The narrator, unnamed, narrates both as an individual remembering Dorlcote Mill as it was in Maggie’s lifetime, and as an omniscient narrator who clearly knows more than any individual could of the thoughts and motivations of the characters. The latter style is predominant, and his or her use of the first person is rare. He or she has a sense of humor which is very satiric. The narrator is reflecting on the lives of the Tullivers from thirty years after Tom and Maggie died.
Maggie is the very intelligent, very conflicted protagonist of The Mill on the Floss. When the novel begins, she is young, clever, imaginative, adoring of her brother, and always getting into trouble. As she grows up, she regularly feels conflicted between acting how her extended family and community would want her to, and following her own desires. The strong pull of both means she is often indecisive, and though she tries to find peace in renouncing all desire - for education, music, love, literature - in the end this only makes her feelings stronger. Even when she chooses based on her desire, though, as when she starts to elope with Stephen, she ultimately feels the pull of her family and community too strongly, and can’t bear to follow through on gaining happiness at their expense.
Tom is Maggie’s older brother by four years. He is athletic, prideful, obsessed with justice, and usually rather unforgiving. He has very little book-smarts but he is practical, determined, and willing to sacrifice everything to regain his family’s honor. His success comes at the expense of real human companionship and his insistence on justice and distrust of Maggie drives a wedge between them until just moments before they both die.
Mr. Tulliver is Maggie and Tom’s father. At the beginning of the novel he is the proprietor of Dorlcote Mill, which has been in his family for generations. He is hot-tempered, stubborn, and litigious, although also intelligent, though uneducated, and very generous and loving towards Maggie and his sister, Mrs. Moss. He is proud of Maggie’s intelligence, although he isn’t sure what use it will be to a girl. He is also prideful, especially when he comes in conflict with his wife’s very opinionated sisters, and this along with his tendency to “go to the law” leads to him losing all of his assets, including his mill and farm. He believes that all of his troubles are caused by lawyers, particularly Mr. Wakem, and paying back all of his debts and punishing Mr. Wakem become his two obsessions after he loses everything until the moment he dies.
Mrs. Bessy Tulliver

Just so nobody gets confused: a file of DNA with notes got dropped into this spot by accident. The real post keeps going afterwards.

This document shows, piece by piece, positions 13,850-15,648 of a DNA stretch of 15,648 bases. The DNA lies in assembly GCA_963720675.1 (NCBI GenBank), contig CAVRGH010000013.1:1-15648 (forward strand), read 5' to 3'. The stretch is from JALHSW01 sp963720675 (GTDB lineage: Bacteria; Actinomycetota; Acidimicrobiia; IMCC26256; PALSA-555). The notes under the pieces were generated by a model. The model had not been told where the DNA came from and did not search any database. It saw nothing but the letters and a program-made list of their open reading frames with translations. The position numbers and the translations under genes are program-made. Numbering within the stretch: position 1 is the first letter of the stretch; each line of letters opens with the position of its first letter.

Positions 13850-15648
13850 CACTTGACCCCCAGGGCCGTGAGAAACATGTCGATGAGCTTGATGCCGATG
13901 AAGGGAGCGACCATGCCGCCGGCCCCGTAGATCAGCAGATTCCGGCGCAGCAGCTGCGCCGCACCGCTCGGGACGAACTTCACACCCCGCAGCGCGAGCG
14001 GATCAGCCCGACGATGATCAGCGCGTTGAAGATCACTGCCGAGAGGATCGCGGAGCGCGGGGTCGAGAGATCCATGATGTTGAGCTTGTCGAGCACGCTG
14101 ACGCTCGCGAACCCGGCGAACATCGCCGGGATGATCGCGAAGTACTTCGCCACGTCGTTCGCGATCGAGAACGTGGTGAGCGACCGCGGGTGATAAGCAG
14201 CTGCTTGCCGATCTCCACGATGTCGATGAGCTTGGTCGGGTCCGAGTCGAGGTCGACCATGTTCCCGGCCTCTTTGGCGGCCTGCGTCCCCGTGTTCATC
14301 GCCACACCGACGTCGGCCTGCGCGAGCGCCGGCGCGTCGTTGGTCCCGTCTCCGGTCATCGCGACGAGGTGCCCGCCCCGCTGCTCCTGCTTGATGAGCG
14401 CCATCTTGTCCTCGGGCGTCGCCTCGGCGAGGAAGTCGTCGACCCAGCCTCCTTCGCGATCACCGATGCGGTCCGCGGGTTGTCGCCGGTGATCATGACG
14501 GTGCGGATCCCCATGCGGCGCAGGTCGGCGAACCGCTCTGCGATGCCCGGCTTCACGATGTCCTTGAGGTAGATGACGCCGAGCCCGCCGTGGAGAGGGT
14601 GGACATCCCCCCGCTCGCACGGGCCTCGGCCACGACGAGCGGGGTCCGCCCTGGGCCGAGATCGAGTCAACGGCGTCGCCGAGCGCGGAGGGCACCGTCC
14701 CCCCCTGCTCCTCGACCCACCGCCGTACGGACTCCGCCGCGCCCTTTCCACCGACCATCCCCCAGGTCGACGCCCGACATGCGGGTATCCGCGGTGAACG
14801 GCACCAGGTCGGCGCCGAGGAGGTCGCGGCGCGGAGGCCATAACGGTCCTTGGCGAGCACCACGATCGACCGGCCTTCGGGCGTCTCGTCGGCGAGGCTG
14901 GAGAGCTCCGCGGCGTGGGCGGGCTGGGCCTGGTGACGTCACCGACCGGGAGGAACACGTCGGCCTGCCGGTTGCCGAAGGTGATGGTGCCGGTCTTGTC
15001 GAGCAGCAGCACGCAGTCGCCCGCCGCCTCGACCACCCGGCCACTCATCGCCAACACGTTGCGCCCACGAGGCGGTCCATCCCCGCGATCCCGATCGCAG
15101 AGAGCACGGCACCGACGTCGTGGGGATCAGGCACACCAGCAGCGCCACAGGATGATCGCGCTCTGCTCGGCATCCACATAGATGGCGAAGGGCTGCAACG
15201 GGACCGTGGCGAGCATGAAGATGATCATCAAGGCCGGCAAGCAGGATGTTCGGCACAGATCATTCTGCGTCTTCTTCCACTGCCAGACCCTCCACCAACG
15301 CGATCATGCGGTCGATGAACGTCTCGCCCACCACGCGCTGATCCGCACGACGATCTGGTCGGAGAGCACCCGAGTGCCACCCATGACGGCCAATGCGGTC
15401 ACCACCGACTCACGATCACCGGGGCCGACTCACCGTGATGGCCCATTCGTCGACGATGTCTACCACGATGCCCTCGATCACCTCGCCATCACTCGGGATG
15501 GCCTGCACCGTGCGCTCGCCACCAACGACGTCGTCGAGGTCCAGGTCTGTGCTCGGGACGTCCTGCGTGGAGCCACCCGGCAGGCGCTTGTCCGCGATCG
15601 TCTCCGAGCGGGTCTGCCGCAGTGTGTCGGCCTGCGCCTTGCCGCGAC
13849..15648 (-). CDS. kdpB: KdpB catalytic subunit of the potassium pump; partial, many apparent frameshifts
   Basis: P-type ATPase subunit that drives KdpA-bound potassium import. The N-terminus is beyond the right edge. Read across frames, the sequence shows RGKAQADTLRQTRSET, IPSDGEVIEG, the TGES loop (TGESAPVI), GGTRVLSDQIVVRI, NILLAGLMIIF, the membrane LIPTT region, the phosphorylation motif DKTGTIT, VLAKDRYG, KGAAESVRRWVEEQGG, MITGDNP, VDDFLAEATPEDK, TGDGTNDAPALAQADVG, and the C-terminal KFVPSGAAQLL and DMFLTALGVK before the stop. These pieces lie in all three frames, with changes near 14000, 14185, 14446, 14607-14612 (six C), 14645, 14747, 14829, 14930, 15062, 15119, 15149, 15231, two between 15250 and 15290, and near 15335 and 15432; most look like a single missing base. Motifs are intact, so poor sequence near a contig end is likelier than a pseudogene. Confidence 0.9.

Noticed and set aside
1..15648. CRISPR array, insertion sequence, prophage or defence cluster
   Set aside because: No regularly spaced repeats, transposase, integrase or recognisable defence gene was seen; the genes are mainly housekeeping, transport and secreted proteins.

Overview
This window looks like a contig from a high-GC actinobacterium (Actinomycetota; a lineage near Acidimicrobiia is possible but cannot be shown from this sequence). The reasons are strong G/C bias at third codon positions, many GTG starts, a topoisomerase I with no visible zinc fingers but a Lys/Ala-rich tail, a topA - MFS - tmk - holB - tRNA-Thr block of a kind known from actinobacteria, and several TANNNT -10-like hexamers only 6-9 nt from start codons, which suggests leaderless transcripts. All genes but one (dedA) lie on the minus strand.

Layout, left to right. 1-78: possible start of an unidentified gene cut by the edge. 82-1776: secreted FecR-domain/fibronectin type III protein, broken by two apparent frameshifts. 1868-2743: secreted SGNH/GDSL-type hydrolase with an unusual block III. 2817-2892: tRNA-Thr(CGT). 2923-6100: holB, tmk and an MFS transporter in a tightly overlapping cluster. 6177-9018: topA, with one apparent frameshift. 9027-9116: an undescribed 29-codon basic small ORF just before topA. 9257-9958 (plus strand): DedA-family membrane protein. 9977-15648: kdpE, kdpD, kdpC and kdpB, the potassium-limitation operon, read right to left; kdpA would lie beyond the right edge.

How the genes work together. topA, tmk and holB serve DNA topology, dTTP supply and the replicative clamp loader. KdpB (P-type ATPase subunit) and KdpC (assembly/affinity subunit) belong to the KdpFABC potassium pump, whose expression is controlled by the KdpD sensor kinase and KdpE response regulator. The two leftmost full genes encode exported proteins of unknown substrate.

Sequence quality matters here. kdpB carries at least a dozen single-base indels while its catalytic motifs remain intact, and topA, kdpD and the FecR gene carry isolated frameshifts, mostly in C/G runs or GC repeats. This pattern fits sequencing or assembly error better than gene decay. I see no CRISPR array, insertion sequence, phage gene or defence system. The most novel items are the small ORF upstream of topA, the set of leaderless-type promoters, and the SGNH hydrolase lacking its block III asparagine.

Mrs. Tulliver is Maggie and Tom’s mother. She is a blond, comely woman, who is very simple, and though she loves her children, she greatly favors Tom and wishes Maggie were blonder and simpler herself. She is very proud to be a Dodson and is particularly devastated by the loss of her household goods and furniture when Mr. Tulliver goes bankrupt. She shows herself to have more depth than originally expected towards the end of the novel, when she leaves Tom and the mill to live with Maggie in her shame.
Philip is the son of Mr. Wakem. Due to an accident in infancy, he is crippled and though he is very intelligent and talented, he feels bitterness over physical inferiority. He is a student with Tom at Mr. Stelling’s, and though he never comes to be good friends with Tom, he is immediately drawn to Maggie and ends up loving her for his whole life. Though he is clever, very well educated, and a talented artist, he believes that his breadth of interests and talents mean that he is not particularly talented at any one thing.
Stephen is Mr. Guest of Guest & Co.’s only son. When he appears in the novel he is 25, handsome, rich, clever, and conceited. He plans to be a politician. He is very good friends with Philip and tacitly, although not explicitly, engaged to Lucy, who he thinks will be a charming wife. When he meets Maggie, however, he is overcome and quickly falls in love with her. He does not appear in the novel until after Mr. Tulliver’s death.
Lucy is Maggie’s cousin. In childhood, she is the epitome of everything Maggie is not - pleasant, quiet, passive, doll-like and never troublesome. As an adult, she is pretty, kind, and generous, although she has never had any true difficulty to test her spirit except for her mother’s death and, eventually, Maggie and Stephen running away together.
Mrs. Jane Glegg
Mrs. Tulliver’s oldest sister, Mrs. Glegg is Tom and Maggie’s least favorite relative when they are children. Although she and her husband are well-to-do, she takes a great deal of pride in frugality. Like all the Dodsons, and probably more so than anyone else, she believes firmly in pride of family. Though she is not very generous with the Tullivers when Mr. Tulliver loses everything, going so far to say that it is a judgment from God, she is later one of Maggie’s strongest defenders after her scandal with Stephen.